iPhones vs Androids: Screen Size

In 2007 the iPhone was considered to be a large phone. In 2013, that it no longer the case.
Back in 2007 the 3.5" screen on the iPhone, coupled with it's peculiar 3:2 aspect ratio, made it a giant in the smartphone world. In 2013, many laugh at the size of the iPhone and are opting for larger "phablet" phones such as the 5.5" Galaxy Note II, pictured above to the left.

This is somewhat surprising, as it was only a decade ago that everyone and their dog wanted phones to get smaller and smaller, and more and more portable. Today's smartphone user however uses their phone for more things than someone from 2003 could imagine, including video playback, web browsing, gaming, and more. For these people, a larger screen is often seen as being more beneficial on a phone.

In my mind however, I don't think that the rise of multimedia usage on our phones should lead to the destruction of easily pocketed one handed devices. For instance, I love my iPhone because I can keep it in a tight pocket, use it with one hand (unlike my Nexus 7 or the Galaxy Note which usually requires two unless you are Lebron James), and to top it all off I can still watch videos, play games, and browse the web.

The one area I will say having a larger screen is beneficial is book reading. But in that case I would opt for an e-reader (or in this case my Nexus 7), because I imagine that the jump from a 3.5" iPhone 4S to a 5.5" Galaxy Note II still isn't enough to make magazine and novel reading too much more pleasurable.

Having used both a Nexus 7 and 4S frequently, I can say that even the jump from 3.5" to 7" is negligible when simply browsing the web. Most websites and forums are optimized so that you can read text easily even on a 3.5" screen, so that hardly ever becomes an issue. The main area where I see larger screens having the advantage is in movie playback, but then again your phone's battery won't last long if you are planning to view full length HD video when you are away from your charger.

I am not saying that the larger screens on Androids aren't worth it, as I know many enjoy them. All I am trying to get across however is that there are people (like me) who are completely happy with a phone with a slightly smaller screen that allows for greater portability and easier one handed usage. Having had a giant Android device (the Nexus 7) and an iPhone (the 4S) by my side for some time now, I can say that my personal experiences have only reinforced these sentiments.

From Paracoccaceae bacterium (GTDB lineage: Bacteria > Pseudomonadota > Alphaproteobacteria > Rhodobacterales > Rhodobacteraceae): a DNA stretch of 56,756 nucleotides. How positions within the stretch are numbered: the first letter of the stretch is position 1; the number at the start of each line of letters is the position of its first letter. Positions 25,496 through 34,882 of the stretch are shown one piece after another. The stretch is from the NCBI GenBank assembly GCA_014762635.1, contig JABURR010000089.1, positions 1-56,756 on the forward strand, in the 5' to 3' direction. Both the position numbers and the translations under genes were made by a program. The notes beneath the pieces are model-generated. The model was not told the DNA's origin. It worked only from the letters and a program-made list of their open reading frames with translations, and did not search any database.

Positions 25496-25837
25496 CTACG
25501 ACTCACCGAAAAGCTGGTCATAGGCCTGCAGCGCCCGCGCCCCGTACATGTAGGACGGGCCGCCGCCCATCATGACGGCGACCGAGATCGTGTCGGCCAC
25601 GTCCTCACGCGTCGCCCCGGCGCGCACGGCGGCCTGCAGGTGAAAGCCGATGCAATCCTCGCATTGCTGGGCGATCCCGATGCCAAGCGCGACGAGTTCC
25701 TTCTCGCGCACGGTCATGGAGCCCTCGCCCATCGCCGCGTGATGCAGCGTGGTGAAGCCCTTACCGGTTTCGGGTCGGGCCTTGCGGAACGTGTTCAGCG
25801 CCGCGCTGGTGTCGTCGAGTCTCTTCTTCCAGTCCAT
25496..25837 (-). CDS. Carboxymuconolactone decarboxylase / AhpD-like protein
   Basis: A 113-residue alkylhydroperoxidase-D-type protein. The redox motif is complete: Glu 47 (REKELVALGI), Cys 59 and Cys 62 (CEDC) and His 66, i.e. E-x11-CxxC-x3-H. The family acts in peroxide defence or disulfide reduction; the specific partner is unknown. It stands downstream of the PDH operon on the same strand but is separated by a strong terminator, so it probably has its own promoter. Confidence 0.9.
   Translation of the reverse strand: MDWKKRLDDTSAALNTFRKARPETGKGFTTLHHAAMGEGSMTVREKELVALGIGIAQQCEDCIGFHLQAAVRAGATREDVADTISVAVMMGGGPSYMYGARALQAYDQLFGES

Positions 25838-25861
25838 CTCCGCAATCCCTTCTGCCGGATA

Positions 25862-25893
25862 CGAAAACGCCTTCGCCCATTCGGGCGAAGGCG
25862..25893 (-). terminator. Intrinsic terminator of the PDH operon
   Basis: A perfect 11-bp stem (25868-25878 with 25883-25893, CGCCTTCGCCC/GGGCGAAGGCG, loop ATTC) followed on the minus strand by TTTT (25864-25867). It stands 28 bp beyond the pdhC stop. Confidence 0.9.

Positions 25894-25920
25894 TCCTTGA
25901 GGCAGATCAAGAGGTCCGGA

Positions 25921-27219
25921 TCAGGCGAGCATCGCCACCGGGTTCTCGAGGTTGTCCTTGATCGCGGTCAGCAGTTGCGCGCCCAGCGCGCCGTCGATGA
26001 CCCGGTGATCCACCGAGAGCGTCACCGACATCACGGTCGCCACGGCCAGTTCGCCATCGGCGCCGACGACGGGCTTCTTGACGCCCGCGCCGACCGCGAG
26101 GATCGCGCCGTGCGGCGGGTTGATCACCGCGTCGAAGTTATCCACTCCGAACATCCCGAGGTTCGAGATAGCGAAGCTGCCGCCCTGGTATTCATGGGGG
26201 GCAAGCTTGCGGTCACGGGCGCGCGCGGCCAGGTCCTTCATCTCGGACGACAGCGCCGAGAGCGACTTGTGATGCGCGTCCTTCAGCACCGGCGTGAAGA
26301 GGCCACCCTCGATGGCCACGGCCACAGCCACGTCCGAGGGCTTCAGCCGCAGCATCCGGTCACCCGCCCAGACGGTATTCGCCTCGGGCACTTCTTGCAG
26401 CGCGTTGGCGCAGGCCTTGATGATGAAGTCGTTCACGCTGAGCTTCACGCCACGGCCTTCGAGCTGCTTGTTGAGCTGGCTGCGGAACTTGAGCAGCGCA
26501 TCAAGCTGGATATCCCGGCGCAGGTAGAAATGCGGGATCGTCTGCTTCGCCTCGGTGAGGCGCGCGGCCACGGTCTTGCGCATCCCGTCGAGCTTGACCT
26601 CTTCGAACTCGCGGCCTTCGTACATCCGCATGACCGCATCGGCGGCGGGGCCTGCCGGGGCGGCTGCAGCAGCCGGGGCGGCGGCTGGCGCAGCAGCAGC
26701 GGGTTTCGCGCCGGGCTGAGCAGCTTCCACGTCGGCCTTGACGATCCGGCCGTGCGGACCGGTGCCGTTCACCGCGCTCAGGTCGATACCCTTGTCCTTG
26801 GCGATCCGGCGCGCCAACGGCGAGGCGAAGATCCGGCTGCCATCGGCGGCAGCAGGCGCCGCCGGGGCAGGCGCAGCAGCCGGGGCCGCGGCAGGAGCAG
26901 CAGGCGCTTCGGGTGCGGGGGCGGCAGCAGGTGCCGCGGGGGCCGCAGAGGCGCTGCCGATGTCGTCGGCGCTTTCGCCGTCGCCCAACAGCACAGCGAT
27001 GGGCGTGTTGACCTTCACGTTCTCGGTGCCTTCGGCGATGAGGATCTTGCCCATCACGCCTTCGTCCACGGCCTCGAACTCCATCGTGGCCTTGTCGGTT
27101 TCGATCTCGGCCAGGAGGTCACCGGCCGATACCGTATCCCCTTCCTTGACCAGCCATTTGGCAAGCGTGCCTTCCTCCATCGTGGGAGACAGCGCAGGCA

I honestly can say that I don't believe Apple had to go with 4" on the iPhone 5. Those who asked for it likely went with larger Android handsets anyways, and current iPhone users aren't really going to see much of a difference besides the addition of one extra row of icons.

I am of the opinion that if Android offered smaller flagship devices (around 3.5" to 4"), they would be just as popular as the Galaxy S3, Note II, and other large handsets. There is definitely a market for these types of phones, as evidenced by the continued success of the iPhone 4S and even the iPhone 4 among smartphone buyers to this very day.

Though there is no way to make everyone happy, if I were Apple I would nix the iPhone 5 design and create two models: a 3.5" model based on the iPhone 4/4S, and a 4.5" model (keeping the 3:2 aspect ratio, the 16:9 on the 5 is much too elongated in appearance). That way, you get everyone who loves the portability and one handed ergonomics of the original iPhone, and also get a chuck of the the people who want the larger screen real estate for videos, gaming, and reading.

In my opinion, the 7" tablet is the best device if you need a device to play games, read books, and watch Netflix on the go. But others disagree, and for that reason phones from 4.5" all the way to 6" will continue to be developed. That, however, does not mean that phones around the size of the original iPhone should be scrapped and burned, never to be seen again. There is still a vast market that prefers this type of device, and it would be nice if Apple and Google recognized this and continued to make smartphones that cater to this specific group of consumers.

In the end, it all comes down to offering people what they want, and it is clear that there exists a need for small smartphones, large smartphones, and all that lies in between.